At the end of 2016, we re-updated the exercise conducted in 2014, re-using the same criteria and putting questions to certain of our external stakeholders.

A wide variety of stakeholders, from Niger, Namibia, Canada and France were consulted, as part of mapping processes carried out in Namibia and to some extent in Niger; opinion surveys carried out in Canada and questionnaires sent out in France or in Niger. The feedback from questionnaires filled out online in the "Participate" section of the CSR report website were also used to gain a fuller picture of the expectations of stakeholders.

This update made it possible to confirm 7 criteria as being priority areas for reporting:

We have therefore decided to give readers of the Corporate Social Responsibility Report access to the information on these seven criteria through the CSR Approach governance section which presents the main transverse subjects of interest to our stakeholders (ethics and human rights, risk management, etc.) and to our six major commitments on mining activities: occupational safety, health and radiation protection, environment and biodiversity, community engagement, commitment to employees, post-mining, innovation.

Next Steps:

It is necessary to confirm the issues identified as being of material significance in 2016, in particular as far as business expectations are concerned. To this effect, in line with a continuous improvement approach and in order to ascertain more fully the wishes of the various stakeholders, a consultation of Mining BU subsidiaries and departments in 2018 will serve to check for any changes in CSR expectations within Orano Mining. With regard to external stakeholders, certain categories not consulted in 2016 will need to be approached, including suppliers and customers for example.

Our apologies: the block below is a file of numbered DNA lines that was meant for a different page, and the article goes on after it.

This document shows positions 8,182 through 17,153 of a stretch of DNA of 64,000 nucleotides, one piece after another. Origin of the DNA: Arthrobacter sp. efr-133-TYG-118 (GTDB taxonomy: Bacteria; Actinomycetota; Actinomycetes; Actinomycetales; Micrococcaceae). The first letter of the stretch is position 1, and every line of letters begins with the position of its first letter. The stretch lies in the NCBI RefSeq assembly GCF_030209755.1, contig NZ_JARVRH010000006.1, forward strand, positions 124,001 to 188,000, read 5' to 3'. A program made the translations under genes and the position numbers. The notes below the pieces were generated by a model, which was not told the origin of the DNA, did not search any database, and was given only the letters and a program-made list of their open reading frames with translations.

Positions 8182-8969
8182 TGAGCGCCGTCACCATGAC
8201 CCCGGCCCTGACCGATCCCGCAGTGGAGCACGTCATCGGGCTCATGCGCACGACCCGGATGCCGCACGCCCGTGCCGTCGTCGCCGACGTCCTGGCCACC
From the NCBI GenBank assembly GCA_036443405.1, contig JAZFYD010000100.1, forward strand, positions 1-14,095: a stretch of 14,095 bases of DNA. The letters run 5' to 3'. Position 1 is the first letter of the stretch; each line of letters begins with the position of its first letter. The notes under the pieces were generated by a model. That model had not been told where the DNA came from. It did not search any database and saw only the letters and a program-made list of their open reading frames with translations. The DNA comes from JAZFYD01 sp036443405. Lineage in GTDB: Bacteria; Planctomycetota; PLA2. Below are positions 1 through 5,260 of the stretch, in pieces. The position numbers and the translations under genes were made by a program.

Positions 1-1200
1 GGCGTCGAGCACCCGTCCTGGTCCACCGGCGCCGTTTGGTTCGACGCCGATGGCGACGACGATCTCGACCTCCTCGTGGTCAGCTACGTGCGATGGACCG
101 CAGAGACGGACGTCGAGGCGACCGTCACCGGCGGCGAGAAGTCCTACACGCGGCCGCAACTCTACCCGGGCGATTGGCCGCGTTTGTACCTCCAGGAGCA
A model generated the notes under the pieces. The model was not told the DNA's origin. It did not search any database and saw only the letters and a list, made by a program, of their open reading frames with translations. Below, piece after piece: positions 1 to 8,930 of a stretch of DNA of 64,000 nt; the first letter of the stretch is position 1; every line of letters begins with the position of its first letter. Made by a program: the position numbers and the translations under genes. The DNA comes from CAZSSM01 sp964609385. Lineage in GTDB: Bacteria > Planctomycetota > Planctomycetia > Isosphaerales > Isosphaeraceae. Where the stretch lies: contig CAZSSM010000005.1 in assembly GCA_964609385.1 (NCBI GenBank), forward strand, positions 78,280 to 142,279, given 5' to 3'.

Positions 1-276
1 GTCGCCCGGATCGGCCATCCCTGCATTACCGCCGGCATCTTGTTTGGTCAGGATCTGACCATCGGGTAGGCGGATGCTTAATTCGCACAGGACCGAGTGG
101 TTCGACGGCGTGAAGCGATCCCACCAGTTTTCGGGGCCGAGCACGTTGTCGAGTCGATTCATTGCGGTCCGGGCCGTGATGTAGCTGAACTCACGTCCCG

Furthermore, additional mapping operations in Mongolia, at Niamey in Niger, and in France, will make it possible to provide greater reassurances that the expectations of external stakeholders are being met, supplementing the questionnaire available online as part of this report which gives readers the chance to express their views on CSR issues.

Sustainable Development Goals (SDGs)

The involvement of business and civil society in this process is as important as that of governments. Orano Mining has therefore decided to build the Sustainable Development Goals into its CSR strategy. Of the 17 SDGs, Orano Mining contributes significantly to 11 of the goals.

To help visualize the relationship between Orano Mining's activities and the SDGs, icons placed at the beginning of each commitment will highlight the goals to which Orano Mining contributes.

The materiality analysis explained previously has allowed Orano Mining to identify the 5 most relevant goals corresponding to its activities and the areas in which the company has the most impact.

2017 Results

The new 2017 CSR report seeks to meet these expectations by following the guidelines of the GRI Standards – core level.

Canada and the two Nigerien companies SOMAIR and COMINAK draw up their own reports, while Mongolia and Kazakhstan published their first reports in 2015 and 2017 respectively. The ambition for the coming years is to compile all these reports based on the same GRI 4 template, every two years as a rule.